There were so many answers: yes; no; sometimes; omg how much time do you have, I’ll put on some coffee; it’s everywhere, this pressure and what the hell is wrong with our culture?!…
…and one answer in particular tore me up. G told us how, when she was diagnosed with cancer and in the hospital having surgery, her husband spent their savings. She came home to three hungry kids and no money for rent. His justification? That having a maybe-dying wife was too much to bear and this was how he coped.
So she coped alone.
She’s not alone. Beth Gainer is a writer who survived breast cancer – but it cost her her marriage. Right after she was diagnosed, her husband told her he was leaving her. She couldn’t bear the thought of enduring treatment on her own, so she begged him to stay. He did – but she went to every doctor’s appointment and every chemo session on her own.
I’ve written before that when things go wrong, we offer prayers and love and light, which is nice, but in times of trouble what we truly need is someone to come over and do the laundry. (And in times of mass shootings, we don’t need more “so sorry for your loss” prayers from our leaders; we need legislation.)
In our boot-strapping society, to need help is an admission of failure. To ask for help or to receive it is even worse: it’s parasitic. Just look at how we demonize and stigmatize people in our society who access government support.
Not surprisingly, given this cultural narrative, it’s hard for most of us to ask for help. I think it’s especially hard for women to ask for or accept help.
It’s a personal struggle of mine. (And you know what the second wave said about the personal…)
But not asking for help guarantees I will burn out, professionally and personally. And when I burn out, I burn it down. All of it. It’s hard to rise when you’re always sweeping ashes.
I asked my kids. I told them, Mommy is writing a book. I need you to have my back. I need you to make your own lunches, put away your own dishes, make your own beds. When you see me reading or writing, I need you to pretend I’m invisible and wholly unable to adjudicate sibling disputes. I need you to help me protect my time.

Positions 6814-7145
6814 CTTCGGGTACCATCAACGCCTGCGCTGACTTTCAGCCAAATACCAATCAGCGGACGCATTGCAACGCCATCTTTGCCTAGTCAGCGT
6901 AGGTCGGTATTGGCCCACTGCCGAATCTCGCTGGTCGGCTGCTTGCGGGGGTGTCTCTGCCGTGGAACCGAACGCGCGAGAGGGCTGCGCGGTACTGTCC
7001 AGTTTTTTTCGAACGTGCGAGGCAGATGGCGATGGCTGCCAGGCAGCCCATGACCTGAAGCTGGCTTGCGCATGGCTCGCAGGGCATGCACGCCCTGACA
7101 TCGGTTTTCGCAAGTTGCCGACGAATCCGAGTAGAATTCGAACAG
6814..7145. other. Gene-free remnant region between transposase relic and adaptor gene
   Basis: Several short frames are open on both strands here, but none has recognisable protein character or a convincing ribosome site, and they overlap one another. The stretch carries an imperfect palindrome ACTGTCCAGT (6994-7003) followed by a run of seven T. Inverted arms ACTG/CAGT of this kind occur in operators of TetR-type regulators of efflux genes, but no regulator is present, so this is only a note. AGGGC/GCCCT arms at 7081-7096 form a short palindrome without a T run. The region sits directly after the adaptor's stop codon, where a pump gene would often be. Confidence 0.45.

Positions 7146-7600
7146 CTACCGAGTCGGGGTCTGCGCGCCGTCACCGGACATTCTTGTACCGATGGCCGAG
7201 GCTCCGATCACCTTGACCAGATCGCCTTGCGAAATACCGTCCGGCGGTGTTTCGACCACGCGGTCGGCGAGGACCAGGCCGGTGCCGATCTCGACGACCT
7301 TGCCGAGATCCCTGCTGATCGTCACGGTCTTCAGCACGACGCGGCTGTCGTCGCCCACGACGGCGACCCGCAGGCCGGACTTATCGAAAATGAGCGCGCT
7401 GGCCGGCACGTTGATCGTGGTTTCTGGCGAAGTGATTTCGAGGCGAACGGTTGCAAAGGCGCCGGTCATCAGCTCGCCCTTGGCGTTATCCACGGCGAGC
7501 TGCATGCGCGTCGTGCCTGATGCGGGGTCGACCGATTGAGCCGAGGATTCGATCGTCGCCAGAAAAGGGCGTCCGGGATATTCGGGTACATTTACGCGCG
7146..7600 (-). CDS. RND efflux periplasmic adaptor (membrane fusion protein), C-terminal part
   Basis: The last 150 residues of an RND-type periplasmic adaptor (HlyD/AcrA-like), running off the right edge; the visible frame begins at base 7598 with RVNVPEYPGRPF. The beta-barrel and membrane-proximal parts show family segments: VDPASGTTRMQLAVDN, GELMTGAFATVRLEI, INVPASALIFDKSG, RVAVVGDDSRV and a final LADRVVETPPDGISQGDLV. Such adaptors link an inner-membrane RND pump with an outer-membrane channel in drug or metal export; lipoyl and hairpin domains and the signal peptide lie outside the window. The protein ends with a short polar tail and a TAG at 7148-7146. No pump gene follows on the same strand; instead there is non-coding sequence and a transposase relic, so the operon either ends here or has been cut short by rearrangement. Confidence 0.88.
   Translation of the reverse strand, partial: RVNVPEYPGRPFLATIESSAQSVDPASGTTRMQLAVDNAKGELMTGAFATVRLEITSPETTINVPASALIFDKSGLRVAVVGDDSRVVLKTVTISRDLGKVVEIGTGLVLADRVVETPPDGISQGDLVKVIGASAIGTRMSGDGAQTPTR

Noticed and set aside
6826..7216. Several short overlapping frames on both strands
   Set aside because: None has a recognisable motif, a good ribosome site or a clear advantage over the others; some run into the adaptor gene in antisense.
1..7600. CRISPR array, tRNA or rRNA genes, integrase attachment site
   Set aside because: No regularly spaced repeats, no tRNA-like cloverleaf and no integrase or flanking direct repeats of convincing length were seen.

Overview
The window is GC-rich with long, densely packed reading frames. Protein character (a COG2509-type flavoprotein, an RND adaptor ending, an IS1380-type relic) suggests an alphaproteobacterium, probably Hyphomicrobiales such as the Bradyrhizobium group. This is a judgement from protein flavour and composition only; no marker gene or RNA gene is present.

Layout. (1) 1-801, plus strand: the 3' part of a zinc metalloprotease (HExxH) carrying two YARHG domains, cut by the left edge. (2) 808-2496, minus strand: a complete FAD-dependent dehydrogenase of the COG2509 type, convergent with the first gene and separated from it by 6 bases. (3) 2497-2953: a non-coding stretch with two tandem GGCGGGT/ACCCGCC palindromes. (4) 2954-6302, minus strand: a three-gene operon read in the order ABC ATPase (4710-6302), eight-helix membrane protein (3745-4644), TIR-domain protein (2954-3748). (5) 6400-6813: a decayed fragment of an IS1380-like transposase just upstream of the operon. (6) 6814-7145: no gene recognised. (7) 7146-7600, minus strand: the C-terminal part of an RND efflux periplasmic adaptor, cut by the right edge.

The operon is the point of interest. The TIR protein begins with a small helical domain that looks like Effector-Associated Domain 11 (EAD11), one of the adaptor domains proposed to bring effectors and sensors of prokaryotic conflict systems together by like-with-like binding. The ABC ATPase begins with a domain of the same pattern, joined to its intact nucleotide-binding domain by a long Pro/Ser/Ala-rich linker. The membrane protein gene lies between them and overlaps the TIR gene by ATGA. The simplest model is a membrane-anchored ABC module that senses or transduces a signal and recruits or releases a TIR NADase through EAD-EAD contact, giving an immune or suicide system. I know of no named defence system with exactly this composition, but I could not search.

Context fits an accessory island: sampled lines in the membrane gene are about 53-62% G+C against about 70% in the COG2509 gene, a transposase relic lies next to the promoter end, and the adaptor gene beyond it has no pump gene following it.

I asked my sister, my mom, my niece. That was big.
I asked our babysitters, which is to say, I hired babysitters. That was huge.
I asked my man. Like my kids, like the go-team of superwomen I was assembling, I asked him to have my back. He said yes.
He said yes with his mouth and his pay cheque (all those babysitters…!) and maybe his intentions but not his actions. A mere two weeks later, it all came tumbling down. We almost split up, I’m not going to lie.
I have failed before. I have said I was going to accomplish something professionally and he’s been all in and I let him down and he couldn’t let go of it.
But this book is happening, with him, because of him, or in spite of him.
We broke down. We broke through. We didn’t break up.
Now, thank God, he really does have my back. Now he protects my time like it’s one of our babies.
With his time. With his domestic chores, attentive fathering, gentleness with me when I’m tired (always), his willingness to listen and believe in something he can’t see (yet). With his love-in-action. With his care.
Caregiving isn’t only about what we do for each other in times of crisis. It’s not only needed when there’s a diagnosis. It’s what we all need to rise, together.
It’s what we all need to offer.
And oh, I do.
November is National Family Caregiver Month and Heather Von St. James invited me to write something to honour the caregivers in my life.